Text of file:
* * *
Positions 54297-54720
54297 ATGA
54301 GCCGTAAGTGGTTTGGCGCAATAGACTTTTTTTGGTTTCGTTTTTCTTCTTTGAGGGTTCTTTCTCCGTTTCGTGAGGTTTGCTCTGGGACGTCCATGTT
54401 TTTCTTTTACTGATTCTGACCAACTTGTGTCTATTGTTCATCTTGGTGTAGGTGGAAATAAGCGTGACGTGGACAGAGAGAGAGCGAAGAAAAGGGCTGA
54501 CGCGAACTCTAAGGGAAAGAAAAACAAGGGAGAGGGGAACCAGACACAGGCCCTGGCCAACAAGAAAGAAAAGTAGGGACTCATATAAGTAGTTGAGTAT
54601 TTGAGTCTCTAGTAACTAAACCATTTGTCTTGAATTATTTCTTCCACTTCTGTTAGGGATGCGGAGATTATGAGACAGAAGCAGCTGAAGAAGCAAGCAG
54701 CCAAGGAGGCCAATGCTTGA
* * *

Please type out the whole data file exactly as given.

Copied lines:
Positions 54297-54720
54297 ATGA
54301 GCCGTAAGTGGTTTGGCGCAATAGACTTTTTTTGGTTTCGTTTTTCTTCTTTGAGGGTTCTTTCTCCGTTTCGTGAGGTTTGCTCTGGGACGTCCATGTT
54401 TTTCTTTTACTGATTCTGACCAACTTGTGTCTATTGTTCATCTTGGTGTAGGTGGAAATAAGCGTGACGTGGACAGAGAGAGAGCGAAGAAAAGGGCTGA
54501 CGCGAACTCTAAGGGAAAGAAAAACAAGGGAGAGGGGAACCAGACACAGGCCCTGGCCAACAAGAAAGAAAAGTAGGGACTCATATAAGTAGTTGAGTAT
54601 TTGAGTCTCTAGTAACTAAACCATTTGTCTTGAATTATTTCTTCCACTTCTGTTAGGGATGCGGAGATTATGAGACAGAAGCAGCTGAAGAAGCAAGCAG
54701 CCAAGGAGGCCAATGCTTGA